AT&T made some headlines this week by issuing a statement condemning a Russian “homosexual propaganda” law that vastly limits the civil rights of lesbian, gay, bisexual and transgender people.
“Russia’s law is harmful to LGBT individuals and families, and it’s harmful to a diverse society,” AT&T said in a blog post.
The statement was noteworthy given AT&T’s longstanding sponsorship of the U.S. Olympic team. Various LGBT rights groups have been lobbying Olympic sponsors to speak out ahead of the Olympic Games, which start next week in Sochi.
“We call on all Olympic sponsors to follow AT&T’s lead and publicly denounce Russia’s anti-LGBT law,” Human Rights Campaign president Chad Griffin said in a statement Tuesday.
The question now is whether any of the big global Olympic sponsors will follow suit.
AT&T is a sponsor of the U.S. team and not one of the handful of global Olympic sponsors. Also, as a U.S. company, AT&T is on safer ground than some of the big multinational companies like Coke that sell products in a variety of countries with a wide range of views on LGBT issues (not that there aren’t a fairly wide range in the U.S.).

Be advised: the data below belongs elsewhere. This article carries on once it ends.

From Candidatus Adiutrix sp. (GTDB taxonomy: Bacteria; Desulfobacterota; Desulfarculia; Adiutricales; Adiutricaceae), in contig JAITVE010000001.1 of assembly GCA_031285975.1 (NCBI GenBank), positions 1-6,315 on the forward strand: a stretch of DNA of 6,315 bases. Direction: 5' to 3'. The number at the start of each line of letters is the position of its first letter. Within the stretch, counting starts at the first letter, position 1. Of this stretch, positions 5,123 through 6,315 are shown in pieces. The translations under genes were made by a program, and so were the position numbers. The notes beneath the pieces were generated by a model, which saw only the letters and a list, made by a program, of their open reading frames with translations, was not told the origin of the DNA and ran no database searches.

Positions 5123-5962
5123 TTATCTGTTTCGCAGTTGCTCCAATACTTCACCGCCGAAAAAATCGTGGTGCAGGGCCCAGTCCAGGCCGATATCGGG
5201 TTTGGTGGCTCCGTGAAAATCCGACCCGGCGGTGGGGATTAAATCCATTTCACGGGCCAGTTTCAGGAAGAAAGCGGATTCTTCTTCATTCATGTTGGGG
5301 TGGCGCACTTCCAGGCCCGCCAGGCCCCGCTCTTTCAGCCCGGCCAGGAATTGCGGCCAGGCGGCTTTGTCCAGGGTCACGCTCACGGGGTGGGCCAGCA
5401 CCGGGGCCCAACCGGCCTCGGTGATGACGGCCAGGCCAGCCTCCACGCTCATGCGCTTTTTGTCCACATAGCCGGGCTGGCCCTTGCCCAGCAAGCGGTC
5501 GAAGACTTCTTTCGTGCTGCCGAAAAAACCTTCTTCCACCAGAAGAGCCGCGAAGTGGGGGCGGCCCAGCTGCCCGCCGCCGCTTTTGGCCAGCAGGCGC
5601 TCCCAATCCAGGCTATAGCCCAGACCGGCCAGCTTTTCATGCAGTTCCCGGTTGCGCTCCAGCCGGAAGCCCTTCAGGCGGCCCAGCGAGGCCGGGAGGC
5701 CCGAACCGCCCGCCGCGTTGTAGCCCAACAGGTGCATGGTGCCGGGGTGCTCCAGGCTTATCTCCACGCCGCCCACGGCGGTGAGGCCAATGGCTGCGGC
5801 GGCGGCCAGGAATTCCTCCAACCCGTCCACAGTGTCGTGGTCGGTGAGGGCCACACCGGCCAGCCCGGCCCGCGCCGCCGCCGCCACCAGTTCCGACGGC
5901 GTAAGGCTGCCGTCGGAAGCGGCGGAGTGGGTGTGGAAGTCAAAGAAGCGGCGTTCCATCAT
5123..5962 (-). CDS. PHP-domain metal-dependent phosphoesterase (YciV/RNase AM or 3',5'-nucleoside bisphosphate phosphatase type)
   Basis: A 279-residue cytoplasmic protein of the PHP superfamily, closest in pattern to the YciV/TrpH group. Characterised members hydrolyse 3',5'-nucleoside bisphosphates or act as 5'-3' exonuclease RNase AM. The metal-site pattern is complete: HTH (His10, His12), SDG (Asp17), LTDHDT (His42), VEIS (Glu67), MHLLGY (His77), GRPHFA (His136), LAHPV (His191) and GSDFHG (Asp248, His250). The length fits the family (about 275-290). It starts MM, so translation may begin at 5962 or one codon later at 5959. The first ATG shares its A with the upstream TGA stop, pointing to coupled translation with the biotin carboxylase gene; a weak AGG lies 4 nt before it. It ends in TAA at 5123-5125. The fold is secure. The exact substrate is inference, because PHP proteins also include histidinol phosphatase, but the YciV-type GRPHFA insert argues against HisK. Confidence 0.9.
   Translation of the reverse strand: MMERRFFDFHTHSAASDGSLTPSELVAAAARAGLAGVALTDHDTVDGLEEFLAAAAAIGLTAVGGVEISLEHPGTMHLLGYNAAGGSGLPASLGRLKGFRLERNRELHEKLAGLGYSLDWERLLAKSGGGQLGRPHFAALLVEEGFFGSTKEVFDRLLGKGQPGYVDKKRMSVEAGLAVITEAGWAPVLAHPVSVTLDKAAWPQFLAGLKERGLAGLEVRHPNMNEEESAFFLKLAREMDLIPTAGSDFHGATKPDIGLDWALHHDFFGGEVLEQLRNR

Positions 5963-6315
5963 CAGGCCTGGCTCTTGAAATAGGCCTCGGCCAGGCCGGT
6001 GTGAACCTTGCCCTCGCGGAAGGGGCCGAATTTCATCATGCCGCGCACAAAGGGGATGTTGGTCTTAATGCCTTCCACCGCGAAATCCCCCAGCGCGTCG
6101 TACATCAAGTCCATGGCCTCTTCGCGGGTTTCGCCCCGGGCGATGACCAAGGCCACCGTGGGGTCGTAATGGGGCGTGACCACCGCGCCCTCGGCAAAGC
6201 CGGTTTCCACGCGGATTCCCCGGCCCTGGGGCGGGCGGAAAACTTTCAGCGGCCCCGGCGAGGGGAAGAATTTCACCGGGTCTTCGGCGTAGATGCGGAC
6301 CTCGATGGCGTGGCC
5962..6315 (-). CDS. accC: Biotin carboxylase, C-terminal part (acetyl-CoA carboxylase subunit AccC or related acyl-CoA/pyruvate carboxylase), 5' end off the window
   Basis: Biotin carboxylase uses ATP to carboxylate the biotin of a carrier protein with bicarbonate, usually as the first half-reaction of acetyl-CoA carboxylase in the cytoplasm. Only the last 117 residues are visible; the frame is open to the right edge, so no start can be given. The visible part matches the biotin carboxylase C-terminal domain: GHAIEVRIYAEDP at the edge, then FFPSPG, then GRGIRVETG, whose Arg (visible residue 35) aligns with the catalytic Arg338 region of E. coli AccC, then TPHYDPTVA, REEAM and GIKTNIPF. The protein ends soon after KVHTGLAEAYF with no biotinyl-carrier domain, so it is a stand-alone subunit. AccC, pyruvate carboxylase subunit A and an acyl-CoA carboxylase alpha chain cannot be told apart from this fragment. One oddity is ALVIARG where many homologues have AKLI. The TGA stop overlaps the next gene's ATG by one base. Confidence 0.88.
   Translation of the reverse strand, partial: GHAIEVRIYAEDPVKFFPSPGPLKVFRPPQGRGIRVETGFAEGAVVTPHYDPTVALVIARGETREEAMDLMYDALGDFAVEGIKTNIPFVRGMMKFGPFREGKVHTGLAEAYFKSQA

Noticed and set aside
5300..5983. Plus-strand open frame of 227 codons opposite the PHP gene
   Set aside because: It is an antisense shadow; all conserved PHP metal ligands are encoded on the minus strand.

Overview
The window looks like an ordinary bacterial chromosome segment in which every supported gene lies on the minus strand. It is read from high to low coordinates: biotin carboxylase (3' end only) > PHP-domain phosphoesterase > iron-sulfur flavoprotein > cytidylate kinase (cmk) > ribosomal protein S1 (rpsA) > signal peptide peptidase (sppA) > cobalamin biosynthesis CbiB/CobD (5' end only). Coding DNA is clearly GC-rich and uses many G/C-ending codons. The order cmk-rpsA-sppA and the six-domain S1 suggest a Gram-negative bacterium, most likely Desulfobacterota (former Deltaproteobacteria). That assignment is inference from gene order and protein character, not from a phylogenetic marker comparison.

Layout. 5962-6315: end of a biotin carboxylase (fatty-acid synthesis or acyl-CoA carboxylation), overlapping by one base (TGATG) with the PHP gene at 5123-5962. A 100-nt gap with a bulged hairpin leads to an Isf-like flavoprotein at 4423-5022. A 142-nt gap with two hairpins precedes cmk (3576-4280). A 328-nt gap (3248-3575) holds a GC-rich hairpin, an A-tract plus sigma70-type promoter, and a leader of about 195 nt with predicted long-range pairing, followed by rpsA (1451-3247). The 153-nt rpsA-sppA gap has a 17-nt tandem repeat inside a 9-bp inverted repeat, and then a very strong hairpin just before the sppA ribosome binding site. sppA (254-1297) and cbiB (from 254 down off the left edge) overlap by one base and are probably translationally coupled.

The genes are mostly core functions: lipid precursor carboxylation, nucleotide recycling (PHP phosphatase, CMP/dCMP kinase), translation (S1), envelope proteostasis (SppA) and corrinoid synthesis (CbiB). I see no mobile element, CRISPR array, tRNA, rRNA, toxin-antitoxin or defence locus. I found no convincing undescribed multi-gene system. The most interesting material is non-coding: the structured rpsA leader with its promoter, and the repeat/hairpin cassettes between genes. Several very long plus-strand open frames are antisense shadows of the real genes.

In addition to Coke, global Olympic and Sochi games sponsors include: Dow Chemical, General Electric, Panasonic, Atos, McDonald’s, Procter & Gamble, Omega, Samsung Electronics and Visa.
Update: Two other U.S. Olympic team sponsors — Chobani and DeVry University — have joined AT&T in speaking out against the Russian law.
“It’s disappointing that in 2014 this is still an issue,” said Chobani founder and CEO Hamdi Ulukaya. “Our company has always believed in diversity and inclusion. We are against all laws and practices that discriminate in any way, whether it be where you come from or who you love.”
DeVry spokesman Ernie Gibble said, “As a USOC sponsor, DeVry University, and its parent organization DeVry Education Group, supports the diversity of our U.S. Olympic and Paralympic athletes, as well as our DeVry Group colleagues around the world. We are against Russia’s anti-LGBT law and support efforts to improve LGBT equality.”
Ryan Ruggiero of CNBC contributed to this report.
This article originally appeared on Recode.net.